Hanley is a big fan of dungeons & dragons with a dice collection the size of a watermelon. They are very excited to do the work that they care about most, protecting and caring for trans* people.

Wednesday, 19 January 2022 11:59

Jordan Parker

Jordan Parker (He/Him) is the Fund Development & Communications Manager at ACNS. He has a Masters in Investigative Journalism from the University of King's College, and an Advanced Diploma in PR from NSCC Ivany campus.

A freelance journalist and owner of arts and entertainment firm Parker PR, Jordan is an award-winning writer and communicator. He works part-time doing event planning, and has worked on events including the Halifax Comedy Festival and the Halifax Buskers. He has a passion for non-profit and helping the 2SLGBTQIA+ community.

He's a huge movie fan and owns 2,500 DVDs and BluRays. During the NHL season, you can usually catch Jordan rooting on his Toronto Maple Leafs. 

Tuesday, 18 January 2022 17:31

Cole Hardiman

Cole (He/Him) has joined ACNS as the Fund Development & Marketing Intern for the summer.

He is a current student at Saint Mary’s University. He will be going into his third year of studies next year and expects to graduate in 2025 with an undergraduate degree in Commerce.

Cole loves to stay active by playing sports such as Hockey and Baseball, and explores nature during walks and hikes.

Wednesday, 17 November 2021 07:25

HIV is Different Now

HIV prevention, testing and treatment have all changed so much. 

Are you up to date?

 

Here's a few key things about what HIV means right now!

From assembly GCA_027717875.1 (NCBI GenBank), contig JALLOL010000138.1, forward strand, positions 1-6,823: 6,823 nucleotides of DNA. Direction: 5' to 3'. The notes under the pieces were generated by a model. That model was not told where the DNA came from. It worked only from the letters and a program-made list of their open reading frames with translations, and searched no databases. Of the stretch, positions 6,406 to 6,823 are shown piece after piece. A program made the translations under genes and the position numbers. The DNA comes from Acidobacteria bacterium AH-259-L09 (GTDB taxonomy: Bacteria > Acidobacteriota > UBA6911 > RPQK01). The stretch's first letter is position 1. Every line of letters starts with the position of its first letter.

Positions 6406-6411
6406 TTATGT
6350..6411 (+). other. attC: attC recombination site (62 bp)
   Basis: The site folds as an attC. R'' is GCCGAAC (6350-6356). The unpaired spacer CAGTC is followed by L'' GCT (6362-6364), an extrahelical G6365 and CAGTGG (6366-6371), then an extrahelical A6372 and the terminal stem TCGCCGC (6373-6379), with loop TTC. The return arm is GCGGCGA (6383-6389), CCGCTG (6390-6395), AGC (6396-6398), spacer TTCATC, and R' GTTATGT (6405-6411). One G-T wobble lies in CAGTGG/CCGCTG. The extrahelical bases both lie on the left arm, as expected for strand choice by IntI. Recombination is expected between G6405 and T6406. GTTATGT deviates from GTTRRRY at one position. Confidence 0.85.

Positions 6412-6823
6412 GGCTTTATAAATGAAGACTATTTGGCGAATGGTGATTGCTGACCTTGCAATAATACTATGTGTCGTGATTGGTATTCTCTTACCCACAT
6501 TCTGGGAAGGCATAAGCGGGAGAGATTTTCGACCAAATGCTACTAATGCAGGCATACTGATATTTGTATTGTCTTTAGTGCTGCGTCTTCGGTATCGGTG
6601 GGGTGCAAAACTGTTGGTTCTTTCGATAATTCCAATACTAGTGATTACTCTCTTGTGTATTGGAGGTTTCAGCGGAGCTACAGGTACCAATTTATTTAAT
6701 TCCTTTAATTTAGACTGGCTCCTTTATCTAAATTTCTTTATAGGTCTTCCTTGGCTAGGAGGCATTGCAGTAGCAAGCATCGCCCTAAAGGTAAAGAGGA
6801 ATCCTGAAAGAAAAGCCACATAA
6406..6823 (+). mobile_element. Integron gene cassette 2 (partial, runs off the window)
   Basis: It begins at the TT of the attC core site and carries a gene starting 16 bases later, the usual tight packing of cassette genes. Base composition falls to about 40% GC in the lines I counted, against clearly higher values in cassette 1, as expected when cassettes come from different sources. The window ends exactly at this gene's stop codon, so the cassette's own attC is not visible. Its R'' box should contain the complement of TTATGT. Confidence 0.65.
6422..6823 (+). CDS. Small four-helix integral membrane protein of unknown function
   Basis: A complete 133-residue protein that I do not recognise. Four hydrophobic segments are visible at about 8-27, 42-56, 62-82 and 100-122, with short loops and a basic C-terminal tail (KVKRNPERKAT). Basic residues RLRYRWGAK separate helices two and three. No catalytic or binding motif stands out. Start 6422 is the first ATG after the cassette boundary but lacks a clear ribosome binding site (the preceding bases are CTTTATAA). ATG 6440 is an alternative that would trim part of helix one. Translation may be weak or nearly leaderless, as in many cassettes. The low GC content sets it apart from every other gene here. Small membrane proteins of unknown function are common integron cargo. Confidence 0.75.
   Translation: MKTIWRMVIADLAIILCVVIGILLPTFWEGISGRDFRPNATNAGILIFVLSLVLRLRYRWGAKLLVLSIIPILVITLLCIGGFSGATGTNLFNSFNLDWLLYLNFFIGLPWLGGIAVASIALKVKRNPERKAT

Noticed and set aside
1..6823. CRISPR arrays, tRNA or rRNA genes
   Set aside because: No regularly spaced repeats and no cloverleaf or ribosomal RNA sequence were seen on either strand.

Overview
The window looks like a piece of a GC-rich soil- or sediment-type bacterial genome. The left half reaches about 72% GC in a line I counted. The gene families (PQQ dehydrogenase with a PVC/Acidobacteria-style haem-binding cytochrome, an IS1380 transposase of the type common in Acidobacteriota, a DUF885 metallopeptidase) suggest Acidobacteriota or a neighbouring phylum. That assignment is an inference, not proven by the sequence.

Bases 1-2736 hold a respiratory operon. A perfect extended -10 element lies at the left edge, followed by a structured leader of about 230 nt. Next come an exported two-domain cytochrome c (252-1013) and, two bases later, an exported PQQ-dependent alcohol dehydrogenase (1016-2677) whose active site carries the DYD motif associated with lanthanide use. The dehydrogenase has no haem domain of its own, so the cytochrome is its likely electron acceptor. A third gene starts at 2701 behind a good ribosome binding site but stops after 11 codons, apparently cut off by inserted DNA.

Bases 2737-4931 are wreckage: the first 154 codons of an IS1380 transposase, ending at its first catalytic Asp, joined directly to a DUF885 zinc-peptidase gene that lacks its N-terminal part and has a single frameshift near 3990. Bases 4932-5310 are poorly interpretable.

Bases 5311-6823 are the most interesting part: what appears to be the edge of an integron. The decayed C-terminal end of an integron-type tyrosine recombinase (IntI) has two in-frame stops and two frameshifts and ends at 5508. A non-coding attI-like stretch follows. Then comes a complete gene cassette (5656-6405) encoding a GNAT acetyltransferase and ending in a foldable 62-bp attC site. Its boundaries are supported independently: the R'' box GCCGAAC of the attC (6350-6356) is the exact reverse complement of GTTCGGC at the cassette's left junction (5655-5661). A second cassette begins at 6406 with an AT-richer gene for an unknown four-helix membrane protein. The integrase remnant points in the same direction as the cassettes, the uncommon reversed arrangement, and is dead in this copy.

1 5Facts WebPage
 
For 2021 AIDS Awareness Week ACNS invited some community members
to demonstrate the HIV self test. Chris Cohcrane (aka Elle Noir),
and MLA Lisa Lachance stepped up! Check out their videos.
 
FACT #1 
There's no shame in looking after your health.  Getting an HIV test is a key part of that and recommended for everyone.  That test can now be done by you in your own home. 
 
ACNS has a limited supply of free HIV self-tests.  Phone 902-403-7841 to find out more.  You can also access 1-3 free HIV self-tests by being part of the "I'm Ready" study.  You can also order you own from the manufacturer and have it shipped to your door.
 
For anyone who has not ever had an HIV test it is recommended that you get one.  For those who are sexually active - even if only involved with one long-term partner, OR if you inject drugs - getting tested for HIV once per year is recommended. 
 
If you have more partners within any 12 month-month period testing more frequently should be considered.  One test per 5 partners with whom you've had anal or vaginal sex is one guide to consider.  Testing more often than every 3 months is likely of little benefit.